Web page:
But the LGBT community isn’t united in how to police language: In 2013, Minnesotan Christopher Rathbun launched a Change.org petition calling for “fag,” “faggot” and “dyke” to be classified as hate speech on Facebook. When Rathbun reported someone using “fag” in a post about marriage equality in Minnesota, he was told it didn’t violate the company’s community standards on hate speech.
What makes Facebook’s policy so frustrating is not that LGBT users are being censored (inadvertently or not), but that the rules are enforced arbitrarily: A recent ProPublica study uncovered that Facebook’s hate-speech guidelines apply to characteristics like gender and race, but not what Facebook deems “subsets” of the population.
So when Rep. Clay Higgins said the U.S. should slaughter “radicalized” Muslims in the wake of the London terror attacks—“Hunt them, identify them, and kill them”—it wasn’t blocked. But when Black Lives Matter activist Didi Delgado declared, “All white people are racist. Start from this reference point, or you’ve already failed,” the post was removed and her account was deactivated for a week.
What was Facebook’s rationale? Delgado’s statement was directed at all whites, while Higgins was only targeting “radicalized” Muslims for extermination. (By that standard, female drivers and gay teachers wouldn’t be shielded from harassment, either.)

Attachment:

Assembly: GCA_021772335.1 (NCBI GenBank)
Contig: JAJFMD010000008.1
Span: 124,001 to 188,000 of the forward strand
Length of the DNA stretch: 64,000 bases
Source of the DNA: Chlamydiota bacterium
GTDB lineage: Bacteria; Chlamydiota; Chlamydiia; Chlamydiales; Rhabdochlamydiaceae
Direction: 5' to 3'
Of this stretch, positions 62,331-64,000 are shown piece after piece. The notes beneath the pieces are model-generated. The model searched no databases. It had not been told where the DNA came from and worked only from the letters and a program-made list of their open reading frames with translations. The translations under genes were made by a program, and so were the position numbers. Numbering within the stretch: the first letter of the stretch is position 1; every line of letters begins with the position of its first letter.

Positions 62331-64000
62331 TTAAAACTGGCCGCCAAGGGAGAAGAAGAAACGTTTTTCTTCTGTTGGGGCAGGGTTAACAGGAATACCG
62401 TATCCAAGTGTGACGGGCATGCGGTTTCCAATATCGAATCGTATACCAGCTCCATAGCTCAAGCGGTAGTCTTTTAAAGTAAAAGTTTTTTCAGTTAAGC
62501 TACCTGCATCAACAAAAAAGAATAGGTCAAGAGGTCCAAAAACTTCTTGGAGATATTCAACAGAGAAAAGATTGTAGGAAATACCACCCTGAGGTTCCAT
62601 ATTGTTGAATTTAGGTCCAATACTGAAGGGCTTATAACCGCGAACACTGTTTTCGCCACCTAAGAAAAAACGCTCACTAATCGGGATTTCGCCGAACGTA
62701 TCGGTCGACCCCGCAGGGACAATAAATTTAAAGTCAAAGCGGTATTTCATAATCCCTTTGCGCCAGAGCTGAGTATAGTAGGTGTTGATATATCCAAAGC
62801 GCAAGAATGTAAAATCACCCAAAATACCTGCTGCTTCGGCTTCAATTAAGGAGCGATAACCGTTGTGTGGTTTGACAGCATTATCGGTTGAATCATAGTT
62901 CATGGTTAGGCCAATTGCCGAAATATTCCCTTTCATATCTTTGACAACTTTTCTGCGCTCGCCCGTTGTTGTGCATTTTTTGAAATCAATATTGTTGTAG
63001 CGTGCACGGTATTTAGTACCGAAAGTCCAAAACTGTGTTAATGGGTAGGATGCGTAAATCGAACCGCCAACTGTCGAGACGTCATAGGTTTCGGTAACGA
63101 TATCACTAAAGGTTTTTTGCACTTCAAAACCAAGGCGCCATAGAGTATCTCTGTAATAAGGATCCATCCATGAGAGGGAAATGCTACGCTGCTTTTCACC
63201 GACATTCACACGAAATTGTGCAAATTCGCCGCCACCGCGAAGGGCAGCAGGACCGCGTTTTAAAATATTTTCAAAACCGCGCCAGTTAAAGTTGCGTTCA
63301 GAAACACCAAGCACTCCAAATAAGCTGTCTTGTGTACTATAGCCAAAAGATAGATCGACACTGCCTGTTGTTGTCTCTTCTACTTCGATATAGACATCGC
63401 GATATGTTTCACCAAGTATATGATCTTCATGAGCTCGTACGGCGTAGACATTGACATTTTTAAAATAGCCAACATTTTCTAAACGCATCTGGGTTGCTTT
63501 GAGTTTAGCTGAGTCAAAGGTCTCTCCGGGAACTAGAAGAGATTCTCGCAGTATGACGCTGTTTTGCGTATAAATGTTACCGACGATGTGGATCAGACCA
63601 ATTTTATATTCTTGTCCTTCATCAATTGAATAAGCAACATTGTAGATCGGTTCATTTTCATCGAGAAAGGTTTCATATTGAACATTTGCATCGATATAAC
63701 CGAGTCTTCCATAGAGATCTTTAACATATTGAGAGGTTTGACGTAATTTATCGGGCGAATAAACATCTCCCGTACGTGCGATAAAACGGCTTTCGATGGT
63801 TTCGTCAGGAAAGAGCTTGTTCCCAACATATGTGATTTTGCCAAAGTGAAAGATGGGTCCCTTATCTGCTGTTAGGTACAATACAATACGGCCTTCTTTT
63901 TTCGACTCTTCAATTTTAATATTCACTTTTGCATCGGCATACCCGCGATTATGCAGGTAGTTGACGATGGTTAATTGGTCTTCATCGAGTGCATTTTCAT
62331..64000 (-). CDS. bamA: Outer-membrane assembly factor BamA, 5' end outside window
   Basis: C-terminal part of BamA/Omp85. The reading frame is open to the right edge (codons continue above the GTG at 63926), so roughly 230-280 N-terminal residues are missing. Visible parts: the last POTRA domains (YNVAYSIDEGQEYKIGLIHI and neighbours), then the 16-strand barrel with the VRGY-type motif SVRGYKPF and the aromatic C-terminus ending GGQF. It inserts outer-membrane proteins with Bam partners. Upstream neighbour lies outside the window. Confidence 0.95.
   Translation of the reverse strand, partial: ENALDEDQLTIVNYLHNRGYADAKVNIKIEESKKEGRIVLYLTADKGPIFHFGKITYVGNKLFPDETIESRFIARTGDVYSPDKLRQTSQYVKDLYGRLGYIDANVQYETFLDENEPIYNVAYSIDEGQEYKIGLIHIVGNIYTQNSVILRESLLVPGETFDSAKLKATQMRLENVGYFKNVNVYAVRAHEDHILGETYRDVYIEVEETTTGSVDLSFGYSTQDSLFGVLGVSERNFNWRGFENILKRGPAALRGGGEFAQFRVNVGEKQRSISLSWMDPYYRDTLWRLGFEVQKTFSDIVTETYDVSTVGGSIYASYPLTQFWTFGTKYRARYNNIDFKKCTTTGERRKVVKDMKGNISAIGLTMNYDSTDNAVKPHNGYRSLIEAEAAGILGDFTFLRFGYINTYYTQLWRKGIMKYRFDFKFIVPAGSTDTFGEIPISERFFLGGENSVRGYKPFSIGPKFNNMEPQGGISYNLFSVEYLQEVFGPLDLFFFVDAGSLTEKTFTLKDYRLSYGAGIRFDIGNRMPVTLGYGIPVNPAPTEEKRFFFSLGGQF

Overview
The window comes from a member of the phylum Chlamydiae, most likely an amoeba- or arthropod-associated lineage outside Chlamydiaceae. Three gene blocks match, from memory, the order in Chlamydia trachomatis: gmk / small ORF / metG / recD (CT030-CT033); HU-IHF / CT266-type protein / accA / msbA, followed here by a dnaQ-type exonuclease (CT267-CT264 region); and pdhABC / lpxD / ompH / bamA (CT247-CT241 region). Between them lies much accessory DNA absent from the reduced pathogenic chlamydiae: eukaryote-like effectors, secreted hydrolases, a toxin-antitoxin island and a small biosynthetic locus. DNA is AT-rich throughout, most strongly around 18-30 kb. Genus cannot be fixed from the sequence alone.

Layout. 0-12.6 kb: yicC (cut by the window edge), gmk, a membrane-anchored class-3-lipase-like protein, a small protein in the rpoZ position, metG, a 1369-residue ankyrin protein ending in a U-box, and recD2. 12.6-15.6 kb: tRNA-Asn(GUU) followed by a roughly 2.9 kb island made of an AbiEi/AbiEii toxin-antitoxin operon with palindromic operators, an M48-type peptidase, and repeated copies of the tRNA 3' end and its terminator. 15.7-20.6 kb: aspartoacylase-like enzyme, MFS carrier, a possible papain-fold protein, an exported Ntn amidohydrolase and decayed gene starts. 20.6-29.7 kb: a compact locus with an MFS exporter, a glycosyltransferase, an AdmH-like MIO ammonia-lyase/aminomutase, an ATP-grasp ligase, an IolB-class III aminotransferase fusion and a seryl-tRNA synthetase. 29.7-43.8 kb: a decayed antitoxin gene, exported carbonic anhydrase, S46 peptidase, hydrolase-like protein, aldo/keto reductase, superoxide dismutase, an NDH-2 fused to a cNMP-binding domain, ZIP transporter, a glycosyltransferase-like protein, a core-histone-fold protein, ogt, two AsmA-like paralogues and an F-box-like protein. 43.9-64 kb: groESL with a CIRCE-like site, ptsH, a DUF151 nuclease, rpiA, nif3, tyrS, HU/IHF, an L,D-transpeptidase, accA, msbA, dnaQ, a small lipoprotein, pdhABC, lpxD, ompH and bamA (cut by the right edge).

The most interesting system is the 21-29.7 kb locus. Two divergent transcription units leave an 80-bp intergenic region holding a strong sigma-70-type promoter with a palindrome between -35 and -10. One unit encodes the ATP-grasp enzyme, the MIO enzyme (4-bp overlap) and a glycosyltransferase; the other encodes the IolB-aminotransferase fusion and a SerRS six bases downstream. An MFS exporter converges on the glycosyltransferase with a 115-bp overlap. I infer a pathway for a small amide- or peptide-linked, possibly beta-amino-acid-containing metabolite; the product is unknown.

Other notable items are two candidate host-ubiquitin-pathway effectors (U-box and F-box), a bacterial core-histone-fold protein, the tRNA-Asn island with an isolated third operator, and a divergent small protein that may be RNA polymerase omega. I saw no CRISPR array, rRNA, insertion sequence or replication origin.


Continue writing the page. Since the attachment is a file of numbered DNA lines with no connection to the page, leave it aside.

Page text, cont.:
Part of the problem is how Facebook looks at the content that appears on your Timeline: The company estimates it deletes 288,000 posts a month for violating community standards.
That works out to about 10,000 every single day.
Currently Facebook has 4,500 people on its community operations team, which means those workers often have less than 10 seconds to make a decision. Even if Facebook hires another 3,000 moderators, as Mark Zuckerberg himself promised in May, the sheer amount of content is staggering.
In addition, many of these employees work in places like Hyderabad, India—where American idioms and culture mores may get lost in translation.
Facebook declined to respond to requests for an interview, but Richard Allan, vice president of public policy for Europe, the Middle East and Africa, admitted in a post on Facebook’s Newsroom that “there is no universally accepted answer for when something crosses the line.”
Of course Facebook isn’t the only social media platform running afoul of the LGBT community: Steph Frosch, a.k.a. ElloSteph, quit YouTube this spring after her videos were flagged under “Restricted Mode,” making them unsuitable for monetization. Other users said many of their posts, or their entire channel in some cases, were restricted even though they were completely innocent.
After public outcry, YouTube updated its guidelines to allow LGBT users to discuss “discrimination and violence they’ve faced,” but queer vloggers say they continue to see a massive decline in views.